In part 1 we discussed universal hashing and introduced a classic family of universal hash functions, the Carter-Wegman hash function for integers and its generalizations for bigger data structures.

While that works fine, there is a simpler way that is equally good. We don’t need to deal with prime numbers and modulo, we can make do with just multiplications, additions and bit shifts, and get an equally good universal hash function family!

Hashing integers

We want a function that hashes a w-bit integer into m bits (mwm \le w).

Philipp Wölfel1 defined the following function in his Ph.D. thesis:

Pick two random w-bit integers a and b, with odd a. Then use:

h1(x)=(ax+b)mod2w div 2wm\displaystyle h_1(x) = (ax + b) \bmod 2^w \text{ div } 2^{w-m}

In other words: compute ax+bax+b, ignore overflow, and take the top m bits. Can’t get much simpler than this!

Incredibly this is a universal hash function family with optimal collision rate. For any pair of different x and y, the probability of collision is Pr(h1(x)=h1(y))2m\Pr(h_1(x) = h_1(y)) \le 2^{-m} .

In C:

unsigned hash(unsigned x, int m) {
  return (a * x + b) >> (w - m);
}

Hashing bigger data

Now suppose we have a bigger data structure consisting of n w-bit words, (x1,,xn)(x_1, \ldots, x_n).

Pick random 2w-bit numbers a1,,an,ba_1, \ldots, a_n, b and use:

h2(x1,,xn)=(a1x1++anxn+b)mod22w div 22wm\displaystyle h_2(x_1,\ldots,x_n) = (a_1x_1 + \ldots + a_nx_n + b) \bmod 2^{2w} \text{ div } 2^{2w-m}

There is an extra optimization possible - we can replace some multiplications by additions by taking input numbers in pairs. Suppose n is even.

h3(x1,,xn)=((x1+a2)(x2+a1)++(xn1+an)(xn+an1)+b)mod22w div 22wm\displaystyle h_3(x_1,\ldots,x_n) = ((x_1 + a_2)(x_2 + a_1) + \ldots + (x_{n-1} + a_n)(x_n + a_{n-1}) + b) \bmod 2^{2w} \text{ div } 2^{2w-m}

Both of these hash functions are universal and guarantee collision probability of at most 2m2^{-m} for any given two inputs.

Proof for h1

Wölfel1 has a rather complicated proof in his thesis of the collision probability, but we can see this in a simpler way.

First we need a little lemma:

Lemma: If r is an odd number, then f(x)=rxmod2wf(x) = rx \bmod 2^w is a 1-1 correspondence between w-bit numbers. It also maps odd numbers to odd numbers.

Proof: If rxry(mod2w)rx \equiv ry \pmod {2^w}, then 2wr(xy)2^w | r(x-y) and, since r is odd, 2w(xy)2^w | (x-y), and so xy(mod2w)x \equiv y \pmod{2^w}. Thus f is a 1-1 function. Also it clearly maps odd numbers to odd numbers. QED.

Take two different numbers x and y. We want to bound hash collision probability for these two inputs. Let k be the smallest bit position in which x and y differ. Therefore: xy=r2kx-y = r2^k, where r is an odd number.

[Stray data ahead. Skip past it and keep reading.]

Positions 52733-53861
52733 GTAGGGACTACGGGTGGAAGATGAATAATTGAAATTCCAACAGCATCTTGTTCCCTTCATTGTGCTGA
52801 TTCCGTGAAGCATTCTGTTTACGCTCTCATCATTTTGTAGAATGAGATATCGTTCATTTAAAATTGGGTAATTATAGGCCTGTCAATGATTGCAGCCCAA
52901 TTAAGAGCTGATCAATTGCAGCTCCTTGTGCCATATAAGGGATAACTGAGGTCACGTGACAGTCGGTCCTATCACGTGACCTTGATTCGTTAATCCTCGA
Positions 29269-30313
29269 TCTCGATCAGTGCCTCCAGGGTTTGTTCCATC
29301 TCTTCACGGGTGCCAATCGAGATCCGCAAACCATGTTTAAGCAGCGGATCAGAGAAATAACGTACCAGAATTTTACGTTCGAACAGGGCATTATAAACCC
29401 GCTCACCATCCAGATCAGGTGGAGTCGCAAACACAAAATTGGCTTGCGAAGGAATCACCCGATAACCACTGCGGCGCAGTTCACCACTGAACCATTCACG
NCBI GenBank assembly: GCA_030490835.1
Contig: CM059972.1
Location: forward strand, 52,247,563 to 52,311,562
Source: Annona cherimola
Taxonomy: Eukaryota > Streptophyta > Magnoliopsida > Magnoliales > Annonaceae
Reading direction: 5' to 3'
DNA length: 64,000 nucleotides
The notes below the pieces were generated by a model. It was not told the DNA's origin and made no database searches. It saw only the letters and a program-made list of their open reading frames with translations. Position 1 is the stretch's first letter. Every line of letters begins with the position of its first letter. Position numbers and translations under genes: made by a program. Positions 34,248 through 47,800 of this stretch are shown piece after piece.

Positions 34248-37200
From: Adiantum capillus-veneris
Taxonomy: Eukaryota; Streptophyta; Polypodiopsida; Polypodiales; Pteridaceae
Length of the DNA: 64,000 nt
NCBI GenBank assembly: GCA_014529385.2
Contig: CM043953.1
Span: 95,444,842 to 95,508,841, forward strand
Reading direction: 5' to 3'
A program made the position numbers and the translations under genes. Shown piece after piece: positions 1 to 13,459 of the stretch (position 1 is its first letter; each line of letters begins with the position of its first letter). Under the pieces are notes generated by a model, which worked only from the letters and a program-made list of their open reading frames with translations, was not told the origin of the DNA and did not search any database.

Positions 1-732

Let g(x)=(ax+b)mod2wg(x) = (ax+b) \bmod 2^w. The hash function h1(x)h_1(x) is the top m bits of g(x)g(x). Also define D as follows:

Dg(x)g(y)(ax+b)(ay+b)a(xy)ar2k(mod2w)\displaystyle D \equiv g(x) - g(y) \equiv (ax + b) - (ay+b) \equiv a(x-y) \equiv ar2^k \pmod{2^w}

By the lemma, since a is random odd and r is odd, D is a random odd integer shifted left by k bits.

Also since b does not appear in this formula for D, the random variable g(y)=(ay+b)mod2wg(y) = (ay+b)\bmod 2^w is independent of D. This is why we needed this +b term in the hash function.

Let’s split D into the top m bits and the rest: D=H2wm+LD = H 2^{w-m} + L.

g(x)g(y)+Dg(y)+H2wm+L\displaystyle g(x) \equiv g(y) + D \equiv g(y) + H 2^{w-m} + L

If kwmk \ge w-m, then H0H \neq 0 and L = 0. Hashes differ by H and are therefore always different with 100% certainty in this case.

If k<wmk \lt w-m then H is a uniformly random m-bit random variable independent of g(y)+Lg(y) + L. Exactly one value of H makes the hashes equal, so collision probability is exactly 2m2^{-m}.

Proof for h2

Suppose we have two different inputs: (x1,,xn)(x_1,\ldots,x_n), (y1,,yn)(y_1,\ldots,y_n).

Since they are different at some position, we may as well assume without loss of generality that x1y1x_1\ne y_1. Again let k bit the first bit where they differ: x1y1=r2kx_1-y_1 = r2^k.

Define g(x)=(a1x1++anxn+b)mod22wg(x) = (a_1x_1 + \ldots + a_nx_n + b)\bmod 2^{2w}. The hash function h2(x)h_2(x) is the top m bits of g(x).

g(x)g(y)a1(x1y1)+(a2(x2y2)++an(xnyn))a1r2k+ED+E(mod22w)\displaystyle g(x) - g(y) \equiv a_1(x_1-y_1) + (a_2(x_2-y_2) + \ldots + a_n(x_n-y_n)) \equiv a_1r2^k + E \equiv D + E \pmod{2^{2w}}

By the lemma, D is a random integer shifted left by k bits. It is also independent of E (because E doesn’t depend on a1a_1) and of g(y) (because g(y) has the independent +b term).

Split D into the top m bits and the rest: D=H22wm+LD = H2^{2w-m} + L. We know that k<w2wmk \lt w \le {2w-m}, and therefore H is a uniformly random number, independent of E, g(y) and L.

g(x)g(y)+D+Eg(y)+H2wm+L+E\displaystyle g(x) \equiv g(y) + D + E \equiv g(y) + H 2^{w-m} + L + E

There is exactly one value of H that will make the top m bits of g(x) and g(y) match, therefore collision probability is always exactly 2m2^{-m}.

Proof for h3

The proof is very similar as in the previous case.

g(x)g(y)(x1+a2)(x2+a1)(y1+a2)(y2+a1)+()a1(x1y1)+a2(x2y2)+(x1x2y1y2)+()a1r2k+E\displaystyle g(x) - g(y) \equiv (x_1+a_2)(x_2+a_1) - (y_1+a_2)(y_2+a_1) + (\ldots) \equiv a_1(x_1-y_1) + a_2(x_2-y_2) + (x_1x_2 - y_1y_2) + (\ldots) \equiv a_1r2^k + E

And the same proof works. We just incorporated the extra (non-random) term (x1x2y1y2)(x_1x_2 - y_1y_2) into E, which doesn’t change anything that follows.

References